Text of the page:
Block-Level Incremental Backup

BLI sacrifices some initial backup storage efficiencies to deliver a backup process that has minimal impact on the client

November 5, 2008

3 Min Read
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10:30 AM -- While Block-Level Incremental backup (BLI) is not exactly de-uplication, it is often compared to source-side de-duplication and it does reduce the amount of data that goes across the network.

BLI acceptance often comes down to overcoming a key negative that users need to decide whether they want to accept. The initial backup data set consumes as much capacity as the data you are backing up: essentially a 1:1 data cost on your first backup, compared to source-side de-dupe that, depending on the data set, may reduce the initial backup set as much as 3X or more.

From there, BLI gets interesting -- all subsequent backups are only the blocks that have changed since the first backup so data growth should slow dramatically. Typically, a snapshot is taken prior to subsequent backups to preserve a versioning capability. Testing has shown that the client-side impact of doing this backup is minimal and is fairly quick, taking less than five to ten minutes to transmit the data. Client-side impact is minimized since only changed blocks need to be identified; there is no comparison process with the backup target. This lack of client impact and slow additional growth means that multiple backups throughout the day are not out of the question.

Even though blocks are being backed up, recoveries can be granular to the file level, and, with proper integration to the backup application, those recoveries can be all driven from a single GUI.

In some systems, the backup target is also "active," meaning that the data being backed up is stored as a file system and is accessible outside of the backup application. The ability to amortize the backup data for more than just storing backups can dramatically improve the ROI of the backup process.This active target can be used for in-place recovery, directly accessing the backup set via an iSCSI mount. Not having to restore data could be a huge time saver. In addition, snapshots of this active target can be mounted to alternate servers for development, litigation support, or decision support.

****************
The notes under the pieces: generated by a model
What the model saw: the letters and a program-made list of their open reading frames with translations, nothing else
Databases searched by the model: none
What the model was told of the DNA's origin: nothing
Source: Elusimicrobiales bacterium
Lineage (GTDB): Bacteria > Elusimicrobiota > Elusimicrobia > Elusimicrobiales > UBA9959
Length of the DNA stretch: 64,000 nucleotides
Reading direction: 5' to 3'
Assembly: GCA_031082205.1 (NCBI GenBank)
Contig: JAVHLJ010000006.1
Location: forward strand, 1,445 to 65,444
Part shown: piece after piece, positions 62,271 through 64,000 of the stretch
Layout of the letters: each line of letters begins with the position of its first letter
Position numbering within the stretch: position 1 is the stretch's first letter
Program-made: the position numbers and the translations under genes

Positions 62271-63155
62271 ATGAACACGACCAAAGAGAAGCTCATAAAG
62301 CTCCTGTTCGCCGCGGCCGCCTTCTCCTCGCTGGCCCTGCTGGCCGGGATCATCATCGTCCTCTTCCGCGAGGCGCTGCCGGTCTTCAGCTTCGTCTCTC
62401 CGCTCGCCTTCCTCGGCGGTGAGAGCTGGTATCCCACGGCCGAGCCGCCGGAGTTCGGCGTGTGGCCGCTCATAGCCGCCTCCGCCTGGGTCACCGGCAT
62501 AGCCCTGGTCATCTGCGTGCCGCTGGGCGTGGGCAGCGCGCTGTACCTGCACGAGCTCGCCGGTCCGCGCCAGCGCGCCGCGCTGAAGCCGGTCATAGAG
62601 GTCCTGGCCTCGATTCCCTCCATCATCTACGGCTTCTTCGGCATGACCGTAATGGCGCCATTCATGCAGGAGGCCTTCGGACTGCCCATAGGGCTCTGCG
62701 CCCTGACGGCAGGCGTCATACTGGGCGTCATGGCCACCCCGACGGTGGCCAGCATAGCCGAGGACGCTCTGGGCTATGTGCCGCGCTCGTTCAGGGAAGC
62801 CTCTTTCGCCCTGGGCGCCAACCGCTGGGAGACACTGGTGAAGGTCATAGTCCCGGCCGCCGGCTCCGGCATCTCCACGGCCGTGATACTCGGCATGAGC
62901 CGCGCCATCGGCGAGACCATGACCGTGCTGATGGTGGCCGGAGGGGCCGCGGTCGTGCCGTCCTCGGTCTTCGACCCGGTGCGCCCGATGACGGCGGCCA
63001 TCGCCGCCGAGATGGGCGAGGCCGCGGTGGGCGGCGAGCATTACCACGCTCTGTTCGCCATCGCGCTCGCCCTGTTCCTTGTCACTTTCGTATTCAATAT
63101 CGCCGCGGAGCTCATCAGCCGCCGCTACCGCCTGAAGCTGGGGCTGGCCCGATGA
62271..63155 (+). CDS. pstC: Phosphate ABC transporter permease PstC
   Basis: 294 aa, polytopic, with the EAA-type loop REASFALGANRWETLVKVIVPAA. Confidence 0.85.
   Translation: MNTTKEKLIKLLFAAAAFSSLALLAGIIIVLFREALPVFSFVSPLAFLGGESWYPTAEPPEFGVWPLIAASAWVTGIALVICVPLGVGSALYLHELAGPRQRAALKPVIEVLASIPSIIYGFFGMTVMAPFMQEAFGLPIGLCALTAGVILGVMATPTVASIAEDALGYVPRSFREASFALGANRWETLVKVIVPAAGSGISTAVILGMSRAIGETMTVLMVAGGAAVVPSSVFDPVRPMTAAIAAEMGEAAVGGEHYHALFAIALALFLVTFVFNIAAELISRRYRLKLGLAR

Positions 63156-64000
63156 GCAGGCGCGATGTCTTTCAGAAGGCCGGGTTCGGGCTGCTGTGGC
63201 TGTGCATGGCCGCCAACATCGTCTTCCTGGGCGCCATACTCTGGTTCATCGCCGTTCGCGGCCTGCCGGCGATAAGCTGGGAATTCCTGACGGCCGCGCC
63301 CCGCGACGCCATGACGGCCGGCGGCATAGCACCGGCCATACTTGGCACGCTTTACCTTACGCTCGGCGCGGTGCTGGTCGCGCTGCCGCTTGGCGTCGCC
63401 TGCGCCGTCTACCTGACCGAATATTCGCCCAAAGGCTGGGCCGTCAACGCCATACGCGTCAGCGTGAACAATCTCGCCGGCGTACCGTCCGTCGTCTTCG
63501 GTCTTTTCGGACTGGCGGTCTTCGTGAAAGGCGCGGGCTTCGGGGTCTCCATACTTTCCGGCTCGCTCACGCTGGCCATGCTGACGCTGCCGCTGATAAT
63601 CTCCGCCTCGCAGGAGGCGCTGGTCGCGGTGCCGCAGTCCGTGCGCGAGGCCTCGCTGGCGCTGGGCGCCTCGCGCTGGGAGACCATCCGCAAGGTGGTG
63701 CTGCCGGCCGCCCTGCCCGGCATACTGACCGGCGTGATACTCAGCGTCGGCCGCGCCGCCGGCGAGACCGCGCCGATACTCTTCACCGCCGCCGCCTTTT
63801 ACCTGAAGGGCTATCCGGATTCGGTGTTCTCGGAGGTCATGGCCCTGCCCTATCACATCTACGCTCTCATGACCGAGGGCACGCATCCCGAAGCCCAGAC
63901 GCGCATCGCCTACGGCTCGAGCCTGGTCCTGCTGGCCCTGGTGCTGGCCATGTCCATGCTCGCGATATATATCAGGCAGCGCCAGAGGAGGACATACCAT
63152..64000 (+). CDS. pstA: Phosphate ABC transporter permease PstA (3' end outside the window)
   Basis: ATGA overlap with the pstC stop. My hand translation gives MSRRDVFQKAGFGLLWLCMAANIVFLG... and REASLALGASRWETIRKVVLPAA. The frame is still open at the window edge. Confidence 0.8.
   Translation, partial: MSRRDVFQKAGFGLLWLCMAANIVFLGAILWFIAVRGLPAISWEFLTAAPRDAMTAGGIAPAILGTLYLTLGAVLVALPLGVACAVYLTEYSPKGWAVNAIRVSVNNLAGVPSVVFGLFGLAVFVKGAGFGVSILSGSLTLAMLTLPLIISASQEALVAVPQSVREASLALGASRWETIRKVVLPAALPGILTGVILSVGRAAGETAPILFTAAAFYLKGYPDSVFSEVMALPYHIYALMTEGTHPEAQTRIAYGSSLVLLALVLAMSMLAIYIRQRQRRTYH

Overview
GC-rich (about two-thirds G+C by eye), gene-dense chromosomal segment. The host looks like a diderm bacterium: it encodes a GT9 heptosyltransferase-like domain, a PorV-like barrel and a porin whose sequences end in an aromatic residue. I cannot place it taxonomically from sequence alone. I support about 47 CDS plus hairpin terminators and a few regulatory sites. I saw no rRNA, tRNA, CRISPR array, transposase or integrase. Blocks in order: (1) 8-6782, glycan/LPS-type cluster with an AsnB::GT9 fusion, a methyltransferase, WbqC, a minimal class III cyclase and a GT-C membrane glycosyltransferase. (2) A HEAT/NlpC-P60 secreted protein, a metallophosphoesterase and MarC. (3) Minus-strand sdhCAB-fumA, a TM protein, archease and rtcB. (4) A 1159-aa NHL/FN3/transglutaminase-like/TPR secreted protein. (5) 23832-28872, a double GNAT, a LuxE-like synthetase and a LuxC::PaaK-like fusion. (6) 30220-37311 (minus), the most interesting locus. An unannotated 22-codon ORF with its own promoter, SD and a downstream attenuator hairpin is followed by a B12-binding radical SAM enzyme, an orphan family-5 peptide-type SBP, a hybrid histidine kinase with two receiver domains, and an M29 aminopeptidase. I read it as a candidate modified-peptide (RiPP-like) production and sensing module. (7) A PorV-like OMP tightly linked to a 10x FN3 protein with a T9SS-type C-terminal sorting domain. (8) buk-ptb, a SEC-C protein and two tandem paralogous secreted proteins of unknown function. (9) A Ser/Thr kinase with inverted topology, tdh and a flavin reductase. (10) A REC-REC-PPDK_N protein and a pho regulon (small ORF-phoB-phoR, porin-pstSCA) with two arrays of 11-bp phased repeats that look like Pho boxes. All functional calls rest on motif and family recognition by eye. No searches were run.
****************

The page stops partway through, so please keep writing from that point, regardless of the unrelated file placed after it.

BLI only works on a volume-by-volume basis. So unlike source-side de-duplication it does not eliminate data that might be similar but be on different volumes. How much redundant data actually exists between volumes will vary from customer to customer, so it is hard to generalize whether this is a big issue or not.

Although some vendors like Symantec have target BLI backups at databases like Oracle, others are promoting a broad coverage of OSs and platforms. Today, NetApp and backup software vendors that support Open Systems Snapvault can provide this capability. Syncsort has a stand-alone system that can work with NetApp or without it. Both companies have an integrated move to tape for further protection. There are others that offer BLI in other forms, but the integration to the backup application is either limited or non-existent.

In short, BLI sacrifices some initial backup storage efficiencies to deliver a backup process that has minimal impact on the client.

— George Crump is founder of Storage Switzerland, which provides strategic consulting and analysis to storage users, suppliers, and integrators. Prior to Storage Switzerland, he was CTO at one of the nation's largest integrators. Previous installments of his discussion on data de-duplication can be found here.6668

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